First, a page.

Astronomy Picture of the Day
APOD: 2003 August 17 - Natural Saturn On The Cassini Cruise
Explanation: What could you see approaching Saturn aboard an interplanetary cruise ship? Your view would likely resemble this subtly shaded image of the gorgeous ringed gas giant. Processed by the Hubble Heritage project, the picture intentionally avoids overemphasizing color contrasts and presents a natural looking Saturn with cloud bands, storms, nearly edge-on rings, and the small round shadow of the moon Enceladus near the center of the planet's disk. Of course, seats were not available on the only ship currently en route, the Cassini spacecraft. Cassini flew by Jupiter at the turn of the millennium and is scheduled to arrive at Saturn in the year 2004. After an extended cruise to a world 1,400 million kilometers from the Sun, Cassini will tour the Saturnian system, conducting a remote, robotic exploration with software and instruments designed by denizens of planet Earth.
APOD: 2006 May 3 - Saturn in Blue and Gold
Explanation: Why is Saturn partly blue? The above picture of Saturn approximates what a human would see if hovering close to the giant ringed world. The above picture was taken in mid-March by the robot Cassini spacecraft now orbiting Saturn. Here Saturn's majestic rings appear directly only as a thin vertical line. The rings show their complex structure in the dark shadows they create on the image left. Saturn's fountain moon Enceladus, only about 500 kilometers across, is seen as the bump in the plane of the rings. The northern hemisphere of Saturn can appear partly blue for the same reason that Earth's skies can appear blue -- molecules in the cloudless portions of both planet's atmospheres are better at scattering blue light than red. When looking deep into Saturn's clouds, however, the natural gold hue of Saturn's clouds becomes dominant. It is not known why southern Saturn does not show the same blue hue -- one hypothesis holds that clouds are higher there. It is also not known why Saturn's clouds are colored gold.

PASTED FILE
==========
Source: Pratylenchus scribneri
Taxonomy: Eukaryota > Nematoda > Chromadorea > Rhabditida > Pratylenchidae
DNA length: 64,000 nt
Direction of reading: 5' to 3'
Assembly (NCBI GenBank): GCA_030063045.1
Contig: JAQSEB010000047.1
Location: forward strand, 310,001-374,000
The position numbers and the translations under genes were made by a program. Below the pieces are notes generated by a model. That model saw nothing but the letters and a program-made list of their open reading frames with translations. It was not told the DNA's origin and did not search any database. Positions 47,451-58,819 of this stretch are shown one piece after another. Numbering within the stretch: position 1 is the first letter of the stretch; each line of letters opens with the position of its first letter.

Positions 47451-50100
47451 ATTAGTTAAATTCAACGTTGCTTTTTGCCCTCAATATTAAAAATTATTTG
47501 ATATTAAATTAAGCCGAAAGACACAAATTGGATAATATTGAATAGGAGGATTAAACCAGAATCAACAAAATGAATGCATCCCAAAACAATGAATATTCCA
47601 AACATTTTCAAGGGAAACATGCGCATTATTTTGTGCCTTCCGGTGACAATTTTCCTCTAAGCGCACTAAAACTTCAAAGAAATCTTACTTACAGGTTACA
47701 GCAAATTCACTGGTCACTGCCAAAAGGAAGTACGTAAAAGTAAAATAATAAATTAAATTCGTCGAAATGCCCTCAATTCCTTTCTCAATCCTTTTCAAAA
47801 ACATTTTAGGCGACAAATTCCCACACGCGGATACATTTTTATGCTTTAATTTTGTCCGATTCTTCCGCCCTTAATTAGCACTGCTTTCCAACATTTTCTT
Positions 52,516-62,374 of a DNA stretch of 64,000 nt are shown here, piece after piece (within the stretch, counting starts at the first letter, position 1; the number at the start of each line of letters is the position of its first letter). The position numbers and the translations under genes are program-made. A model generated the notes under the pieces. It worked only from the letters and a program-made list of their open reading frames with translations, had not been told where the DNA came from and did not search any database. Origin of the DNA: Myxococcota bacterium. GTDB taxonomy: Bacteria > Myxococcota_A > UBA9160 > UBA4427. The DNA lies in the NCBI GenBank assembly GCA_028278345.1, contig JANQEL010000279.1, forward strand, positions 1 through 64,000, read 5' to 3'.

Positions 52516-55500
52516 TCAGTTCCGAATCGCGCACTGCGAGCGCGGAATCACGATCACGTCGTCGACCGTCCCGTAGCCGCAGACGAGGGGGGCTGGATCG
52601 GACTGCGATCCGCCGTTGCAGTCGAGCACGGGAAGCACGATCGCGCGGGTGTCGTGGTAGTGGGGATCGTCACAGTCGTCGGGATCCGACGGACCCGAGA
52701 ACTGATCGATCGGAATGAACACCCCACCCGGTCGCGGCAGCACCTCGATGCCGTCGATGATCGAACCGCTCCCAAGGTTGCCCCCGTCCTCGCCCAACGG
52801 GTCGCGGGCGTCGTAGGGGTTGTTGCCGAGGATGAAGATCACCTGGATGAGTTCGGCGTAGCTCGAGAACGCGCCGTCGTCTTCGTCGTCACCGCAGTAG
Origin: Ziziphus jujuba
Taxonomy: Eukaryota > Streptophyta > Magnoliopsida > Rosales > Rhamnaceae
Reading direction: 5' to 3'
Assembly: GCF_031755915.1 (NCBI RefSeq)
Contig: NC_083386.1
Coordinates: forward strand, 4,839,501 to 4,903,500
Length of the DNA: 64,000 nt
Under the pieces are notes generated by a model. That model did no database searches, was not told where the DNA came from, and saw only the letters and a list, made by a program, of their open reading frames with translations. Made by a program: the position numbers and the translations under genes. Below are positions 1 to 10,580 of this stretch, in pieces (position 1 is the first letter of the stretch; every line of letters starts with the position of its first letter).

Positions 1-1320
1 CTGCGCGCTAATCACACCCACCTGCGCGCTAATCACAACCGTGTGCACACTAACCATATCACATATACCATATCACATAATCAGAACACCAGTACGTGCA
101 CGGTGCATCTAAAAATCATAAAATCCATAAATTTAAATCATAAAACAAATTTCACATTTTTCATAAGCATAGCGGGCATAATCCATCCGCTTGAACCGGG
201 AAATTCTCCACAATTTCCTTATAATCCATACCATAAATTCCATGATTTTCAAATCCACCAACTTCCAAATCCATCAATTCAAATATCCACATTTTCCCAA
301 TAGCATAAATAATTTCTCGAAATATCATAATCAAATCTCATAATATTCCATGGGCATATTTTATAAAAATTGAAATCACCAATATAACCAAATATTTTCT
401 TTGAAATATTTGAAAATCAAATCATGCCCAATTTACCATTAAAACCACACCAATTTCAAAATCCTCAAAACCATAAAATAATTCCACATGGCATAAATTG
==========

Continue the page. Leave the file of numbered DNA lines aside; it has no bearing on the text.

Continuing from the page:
APOD: 2004 July 23 - Saturns Rings in Natural Color
Explanation: What colors are Saturn's rings? Recent images from the Cassini spacecraft now orbiting Saturn confirm that different rings have slightly different colors. The above image shows their sometimes-subtle differences in brightness and color. The rings reflect sunlight and so, even if they were perfectly reflecting, would appear the color of the Sun. The ring particles are mostly light water-ice, although these particles can be shaded by an unknown type of darker dirt. Thinner and more isolated rings also naturally appear darker. The brightest section pictured above is Saturn's B ring.
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& Michigan Tech. U.